The Federal Reserve probably won’t have a third round of asset purchases, known as quantitative easing, unless the U.S. economy slips back into recession, said China International Capital Corporation and Pacific Investment Management Co.
“Politically, the bar is very high,” Matthew Nest, senior vice president and head of account management at PIMCO’s Hong Kong office said at a forum in the city today. “From the perspective that we are not facing a deflationary spiral, at least in a near-term, or a double-dip recession,” so further easing is unlikely, he said.
Fed policy makers have tried to spur U.S. economic growth by holding the main interest rate near zero since December 2008 and expanding its balance sheet to $2.79 trillion. Federal Reserve Bank of Dallas President Richard Fisher said yesterday policy makers have “done enough” on stimulus and should focus on price stability.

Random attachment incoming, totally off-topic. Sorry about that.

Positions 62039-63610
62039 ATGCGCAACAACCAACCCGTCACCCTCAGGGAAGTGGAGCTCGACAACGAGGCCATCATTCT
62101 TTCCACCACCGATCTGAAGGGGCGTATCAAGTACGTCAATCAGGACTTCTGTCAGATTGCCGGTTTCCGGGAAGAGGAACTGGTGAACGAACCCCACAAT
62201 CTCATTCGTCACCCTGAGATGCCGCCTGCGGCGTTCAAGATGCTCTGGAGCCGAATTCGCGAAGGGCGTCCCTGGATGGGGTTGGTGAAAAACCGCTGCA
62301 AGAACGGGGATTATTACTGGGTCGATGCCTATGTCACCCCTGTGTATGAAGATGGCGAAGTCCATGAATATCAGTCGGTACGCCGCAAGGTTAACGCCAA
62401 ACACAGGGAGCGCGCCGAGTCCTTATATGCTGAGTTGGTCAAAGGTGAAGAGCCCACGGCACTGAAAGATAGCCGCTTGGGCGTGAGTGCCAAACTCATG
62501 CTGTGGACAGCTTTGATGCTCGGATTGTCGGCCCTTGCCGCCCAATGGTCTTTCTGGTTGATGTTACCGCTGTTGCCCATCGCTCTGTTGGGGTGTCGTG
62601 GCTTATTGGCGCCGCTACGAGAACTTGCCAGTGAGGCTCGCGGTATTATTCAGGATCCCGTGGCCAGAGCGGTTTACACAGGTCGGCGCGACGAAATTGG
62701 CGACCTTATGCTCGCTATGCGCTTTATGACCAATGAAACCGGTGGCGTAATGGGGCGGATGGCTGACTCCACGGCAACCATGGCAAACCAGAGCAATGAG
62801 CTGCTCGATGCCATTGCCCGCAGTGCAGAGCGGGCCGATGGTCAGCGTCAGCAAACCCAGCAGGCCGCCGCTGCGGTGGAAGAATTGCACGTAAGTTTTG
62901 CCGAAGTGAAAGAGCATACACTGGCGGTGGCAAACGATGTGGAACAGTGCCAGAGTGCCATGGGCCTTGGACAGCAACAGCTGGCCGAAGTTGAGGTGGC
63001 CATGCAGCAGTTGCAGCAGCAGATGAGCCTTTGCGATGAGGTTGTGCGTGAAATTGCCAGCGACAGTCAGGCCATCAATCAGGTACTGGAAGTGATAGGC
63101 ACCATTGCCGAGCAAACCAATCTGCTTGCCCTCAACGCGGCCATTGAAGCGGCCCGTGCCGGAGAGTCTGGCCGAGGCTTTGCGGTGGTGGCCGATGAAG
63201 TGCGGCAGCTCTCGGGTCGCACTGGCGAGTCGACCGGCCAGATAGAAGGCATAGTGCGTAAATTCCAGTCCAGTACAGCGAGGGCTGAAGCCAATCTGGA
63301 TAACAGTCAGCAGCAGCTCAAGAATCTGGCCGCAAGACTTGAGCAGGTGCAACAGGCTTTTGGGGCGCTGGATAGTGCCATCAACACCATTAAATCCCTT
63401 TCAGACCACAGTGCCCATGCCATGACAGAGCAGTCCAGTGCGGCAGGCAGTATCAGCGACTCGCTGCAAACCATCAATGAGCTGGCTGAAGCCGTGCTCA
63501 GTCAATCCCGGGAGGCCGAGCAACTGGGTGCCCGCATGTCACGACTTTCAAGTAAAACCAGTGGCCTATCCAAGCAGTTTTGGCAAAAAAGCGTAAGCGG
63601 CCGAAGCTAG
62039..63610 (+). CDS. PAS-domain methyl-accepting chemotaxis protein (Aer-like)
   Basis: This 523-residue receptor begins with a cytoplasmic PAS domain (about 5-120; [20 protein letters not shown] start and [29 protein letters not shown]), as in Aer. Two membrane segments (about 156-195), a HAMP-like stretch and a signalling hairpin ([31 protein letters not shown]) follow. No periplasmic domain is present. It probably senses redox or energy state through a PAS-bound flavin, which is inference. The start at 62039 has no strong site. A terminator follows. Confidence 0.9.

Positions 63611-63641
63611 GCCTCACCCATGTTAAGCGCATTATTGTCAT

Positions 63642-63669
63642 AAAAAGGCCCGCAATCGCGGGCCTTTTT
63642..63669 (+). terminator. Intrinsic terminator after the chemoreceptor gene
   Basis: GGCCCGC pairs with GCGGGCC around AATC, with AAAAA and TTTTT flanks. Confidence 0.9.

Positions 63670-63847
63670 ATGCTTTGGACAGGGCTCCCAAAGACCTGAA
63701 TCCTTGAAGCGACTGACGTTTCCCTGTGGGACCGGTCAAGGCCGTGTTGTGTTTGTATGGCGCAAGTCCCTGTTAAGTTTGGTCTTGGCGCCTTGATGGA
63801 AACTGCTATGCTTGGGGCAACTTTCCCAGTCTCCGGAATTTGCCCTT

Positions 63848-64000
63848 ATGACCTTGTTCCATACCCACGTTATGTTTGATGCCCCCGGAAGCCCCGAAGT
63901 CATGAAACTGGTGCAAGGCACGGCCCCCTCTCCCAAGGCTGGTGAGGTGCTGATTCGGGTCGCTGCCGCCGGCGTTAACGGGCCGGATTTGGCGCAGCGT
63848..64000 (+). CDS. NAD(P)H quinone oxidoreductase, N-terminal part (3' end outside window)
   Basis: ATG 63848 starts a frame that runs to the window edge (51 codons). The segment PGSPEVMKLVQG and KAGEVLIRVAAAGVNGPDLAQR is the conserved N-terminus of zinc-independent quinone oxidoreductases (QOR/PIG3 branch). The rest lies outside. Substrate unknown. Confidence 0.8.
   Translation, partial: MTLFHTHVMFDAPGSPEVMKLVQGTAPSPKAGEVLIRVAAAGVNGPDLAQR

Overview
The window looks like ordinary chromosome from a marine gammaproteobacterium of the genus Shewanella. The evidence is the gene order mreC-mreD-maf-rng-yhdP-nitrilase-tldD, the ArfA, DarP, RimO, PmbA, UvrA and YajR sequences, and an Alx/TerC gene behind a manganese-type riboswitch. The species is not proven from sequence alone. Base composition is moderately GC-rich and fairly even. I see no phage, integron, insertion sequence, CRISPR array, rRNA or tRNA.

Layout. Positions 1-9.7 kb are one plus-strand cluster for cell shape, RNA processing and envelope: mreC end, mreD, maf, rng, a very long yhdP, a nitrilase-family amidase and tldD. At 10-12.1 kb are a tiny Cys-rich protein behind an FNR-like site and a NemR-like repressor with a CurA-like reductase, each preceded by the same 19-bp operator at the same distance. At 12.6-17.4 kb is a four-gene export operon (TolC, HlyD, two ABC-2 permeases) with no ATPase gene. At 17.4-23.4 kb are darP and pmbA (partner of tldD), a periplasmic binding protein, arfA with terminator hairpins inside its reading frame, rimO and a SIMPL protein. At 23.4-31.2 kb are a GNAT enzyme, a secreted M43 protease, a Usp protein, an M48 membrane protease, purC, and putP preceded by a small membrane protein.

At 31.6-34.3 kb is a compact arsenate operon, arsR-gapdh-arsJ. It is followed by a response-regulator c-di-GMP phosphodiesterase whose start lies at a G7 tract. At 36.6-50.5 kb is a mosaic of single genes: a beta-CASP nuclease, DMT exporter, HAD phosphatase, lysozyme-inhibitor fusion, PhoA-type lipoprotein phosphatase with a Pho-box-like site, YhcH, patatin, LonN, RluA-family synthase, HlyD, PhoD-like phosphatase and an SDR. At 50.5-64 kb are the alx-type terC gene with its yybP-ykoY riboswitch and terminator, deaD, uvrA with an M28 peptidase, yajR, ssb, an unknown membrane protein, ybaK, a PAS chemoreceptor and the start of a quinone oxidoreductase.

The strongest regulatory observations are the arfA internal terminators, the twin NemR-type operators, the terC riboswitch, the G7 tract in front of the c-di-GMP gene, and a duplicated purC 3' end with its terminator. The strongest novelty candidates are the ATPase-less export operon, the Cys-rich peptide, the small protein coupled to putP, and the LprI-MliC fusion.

In the absence of a “second dip” in the economy, the Fed is unlikely to expand its assets purchases, said Aolin Liu, executive director of Beijing-based CICC, referring to additional quantitative easing. The “fear of inflation” is a factor, she said.
Liu and Nest were both speaking at the Asia-Pacific Debt Investor Forum.